Vineyard fruit picker worker

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The supply chains of most British grocers – including Tesco, Lidl, Morrisons, Sainsbury’s and the Co-op, were all linked to alleged abuse claims

Over half of migrants in the UK who are at risk of labour abuse work in food supply chains, according to a new report by the Business & Human Rights Resource Centre.

Data showed 56% of recorded abuse against migrant workers in Britain occurred in agriculture, fishing, processing and packaging, as well as on the grocery shop floor – including incidents of racism, wage theft and threats of unfair dismissal.

Failures in the UK’s visa system supplying workers to different sectors of the food industry had also led to “egregious human rights violations” against migrant labourers, the BHRRC said.

The government’s post-Brexit Seasonal Worker scheme has come under scrutiny this year for multiple reported cases of illegal recruiting practices as well as debt bondage once migrants arrive in the UK to work.

Some of the recruitment agencies on the scheme have since been struck over links to modern slavery practices.

Read more: Seasonal worker scheme failures mean many migrant workers won’t return

“The workers who harvest, process and pack our food are regarded as essential workers. Yet, instead of being recognised for their value, they are subjected to a range of human rights abuses – often facilitated by lax government regulations and permitted to continue by multinationals at the top of supply chains, who are failing to monitor, investigate and remedy abuse sufficiently,” said BHRRC senior migrant rights researcher Isobel Archer.

Data recorded between 1 December 2022 and 30 November 2023 provided a “concerning” snapshot of how migrants working to put food on the shelves of UK supermarkets had been mistreated, according to the BHRRC.

Exploitation was most commonly reported on agriculture and livestock farms (27 cases), with the supply chains of most British grocers – including Tesco (eight cases), Lidl (four), Morrisons (three), Sainsbury’s (three), and the Co-op (three) – all linked to alleged abuse claims.

The most common abuse affecting farmworkers in the UK was excessive and illegal fee-charging during the recruitment and visa application process, reported in 12 cases (44%). In some cases, this led to workers being left in debt and returning home out of pocket, the BHRRC said.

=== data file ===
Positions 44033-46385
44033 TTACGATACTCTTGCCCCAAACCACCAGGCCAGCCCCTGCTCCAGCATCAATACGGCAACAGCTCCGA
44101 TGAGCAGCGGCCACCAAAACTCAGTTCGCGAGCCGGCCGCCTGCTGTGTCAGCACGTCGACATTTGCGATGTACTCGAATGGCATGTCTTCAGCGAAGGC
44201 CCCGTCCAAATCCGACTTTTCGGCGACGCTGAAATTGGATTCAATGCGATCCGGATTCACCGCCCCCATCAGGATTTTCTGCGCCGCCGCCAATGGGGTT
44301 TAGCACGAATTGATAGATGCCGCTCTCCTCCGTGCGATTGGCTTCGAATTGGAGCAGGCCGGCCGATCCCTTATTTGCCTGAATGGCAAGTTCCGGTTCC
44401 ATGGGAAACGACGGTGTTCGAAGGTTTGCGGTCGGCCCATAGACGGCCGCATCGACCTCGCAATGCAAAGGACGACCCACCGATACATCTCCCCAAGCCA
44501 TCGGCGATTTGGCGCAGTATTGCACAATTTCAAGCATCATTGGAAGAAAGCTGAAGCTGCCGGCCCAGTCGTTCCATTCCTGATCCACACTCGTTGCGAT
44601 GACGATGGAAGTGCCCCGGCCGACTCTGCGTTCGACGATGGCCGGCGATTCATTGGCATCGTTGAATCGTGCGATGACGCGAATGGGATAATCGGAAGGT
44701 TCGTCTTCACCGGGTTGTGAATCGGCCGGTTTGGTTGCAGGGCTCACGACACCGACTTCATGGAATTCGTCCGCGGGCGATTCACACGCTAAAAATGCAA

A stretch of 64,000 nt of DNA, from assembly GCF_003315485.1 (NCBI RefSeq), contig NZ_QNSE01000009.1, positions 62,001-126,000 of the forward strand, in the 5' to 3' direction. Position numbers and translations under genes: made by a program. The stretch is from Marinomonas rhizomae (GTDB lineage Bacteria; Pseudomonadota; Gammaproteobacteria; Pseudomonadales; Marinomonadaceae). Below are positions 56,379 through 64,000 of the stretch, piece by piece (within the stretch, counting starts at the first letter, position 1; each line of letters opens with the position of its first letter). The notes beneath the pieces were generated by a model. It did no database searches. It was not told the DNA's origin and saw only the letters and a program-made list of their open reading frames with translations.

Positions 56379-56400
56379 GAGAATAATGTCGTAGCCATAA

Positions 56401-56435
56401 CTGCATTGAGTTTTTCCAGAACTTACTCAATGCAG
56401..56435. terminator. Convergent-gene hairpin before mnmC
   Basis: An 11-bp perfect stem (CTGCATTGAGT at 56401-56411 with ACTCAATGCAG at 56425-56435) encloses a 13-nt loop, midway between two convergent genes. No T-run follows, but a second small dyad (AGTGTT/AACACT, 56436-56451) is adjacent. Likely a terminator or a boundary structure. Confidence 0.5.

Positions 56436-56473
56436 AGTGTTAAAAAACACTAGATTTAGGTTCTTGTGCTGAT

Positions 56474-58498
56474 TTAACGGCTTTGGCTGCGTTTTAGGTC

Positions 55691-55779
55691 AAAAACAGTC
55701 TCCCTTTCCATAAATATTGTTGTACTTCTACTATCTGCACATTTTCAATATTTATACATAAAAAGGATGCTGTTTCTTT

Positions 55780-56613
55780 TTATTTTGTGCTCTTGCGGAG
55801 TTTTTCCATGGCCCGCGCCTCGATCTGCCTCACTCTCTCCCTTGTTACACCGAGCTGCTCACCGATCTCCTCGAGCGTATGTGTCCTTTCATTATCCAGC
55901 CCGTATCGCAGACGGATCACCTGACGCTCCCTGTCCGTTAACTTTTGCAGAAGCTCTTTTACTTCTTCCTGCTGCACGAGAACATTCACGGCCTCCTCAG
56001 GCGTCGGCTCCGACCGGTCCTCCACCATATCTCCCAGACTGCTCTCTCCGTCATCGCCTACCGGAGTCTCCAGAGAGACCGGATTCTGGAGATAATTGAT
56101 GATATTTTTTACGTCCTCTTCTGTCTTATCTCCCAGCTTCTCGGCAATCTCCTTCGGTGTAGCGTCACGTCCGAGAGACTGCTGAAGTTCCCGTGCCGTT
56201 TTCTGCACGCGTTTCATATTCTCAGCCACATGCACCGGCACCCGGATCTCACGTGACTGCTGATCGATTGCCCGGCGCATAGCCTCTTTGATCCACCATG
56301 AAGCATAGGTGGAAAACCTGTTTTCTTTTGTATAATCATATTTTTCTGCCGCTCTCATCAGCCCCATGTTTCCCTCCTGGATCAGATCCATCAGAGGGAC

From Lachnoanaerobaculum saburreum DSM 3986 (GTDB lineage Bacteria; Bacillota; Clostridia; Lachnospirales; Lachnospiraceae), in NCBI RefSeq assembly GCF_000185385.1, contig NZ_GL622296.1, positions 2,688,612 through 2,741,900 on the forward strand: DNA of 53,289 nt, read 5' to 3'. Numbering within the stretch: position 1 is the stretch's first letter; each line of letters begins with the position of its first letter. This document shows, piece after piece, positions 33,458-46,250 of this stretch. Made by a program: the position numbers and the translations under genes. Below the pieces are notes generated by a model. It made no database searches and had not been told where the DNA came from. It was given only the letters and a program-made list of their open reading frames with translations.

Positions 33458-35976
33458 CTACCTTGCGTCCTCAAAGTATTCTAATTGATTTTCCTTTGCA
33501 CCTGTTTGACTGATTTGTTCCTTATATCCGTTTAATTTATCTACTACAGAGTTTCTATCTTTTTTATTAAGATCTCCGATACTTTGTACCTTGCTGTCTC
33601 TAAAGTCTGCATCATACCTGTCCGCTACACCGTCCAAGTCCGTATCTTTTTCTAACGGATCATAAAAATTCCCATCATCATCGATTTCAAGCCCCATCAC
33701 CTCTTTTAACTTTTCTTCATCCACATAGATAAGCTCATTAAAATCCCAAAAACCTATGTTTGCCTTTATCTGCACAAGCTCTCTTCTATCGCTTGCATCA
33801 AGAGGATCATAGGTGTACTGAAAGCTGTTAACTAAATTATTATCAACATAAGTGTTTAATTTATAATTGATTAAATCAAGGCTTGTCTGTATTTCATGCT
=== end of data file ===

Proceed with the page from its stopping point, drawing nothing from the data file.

Wage theft or poverty wages exacerbated the situation, cited by workers in one in four cases of abuse.

One recent case saw a Chilean female worker file a first-of-its-kind lawsuit against grower Haygrove over unfair dismissal, reduction of wages, discrimination and harassment.

Other common abuses were intimidation, reported in 10 cases (37%) and precarious or unsuitable living conditions in nine cases (33%). This included a lack of heating and unhygienic bathroom facilities.

The labour rights organisation said it believed the scope and scale of abuse to be “much higher” than the figures indicated due to a lack of access to remedy and grievance mechanisms by migrant workers, as well as the threat of reprisal for workers who said they were afraid to speak up.

It urged supermarkets at the top of supply chains to undertake rigorous human rights due diligence to identify and mitigate risks to their migrant workforce.

Read more: Can seasonal workers be protected from abuse?

Earlier this year, British retailers pledged to fund stricter audits of the UK-based recruitment companies licensed to hire seasonal labourers to their farms.

“Throughout 2023 the engagement rate with BHRRC from supermarkets has been high – we welcome continued transparency,” Archer said.

“However, migrant workers urgently need more: proactive monitoring of conditions for supply chain workers and steps to reimburse workers for debt accrued through fee-charging – steps that are well within the reach and know-how of these companies.

“Supermarkets must realise it’s simply not enough to publish general labour rights policies; they need to recognise specific vulnerabilities for UK-bound farmworkers and fishers and urgently respond to them by adopting tailored and migrant worker-centric risk assessment, due diligence and remedy processes.

“It is high time businesses recognise the consequence of their inaction and lack of safeguards – and they must believe workers. There is still some way to go if they want to be credited with taking their human rights responsibilities seriously.”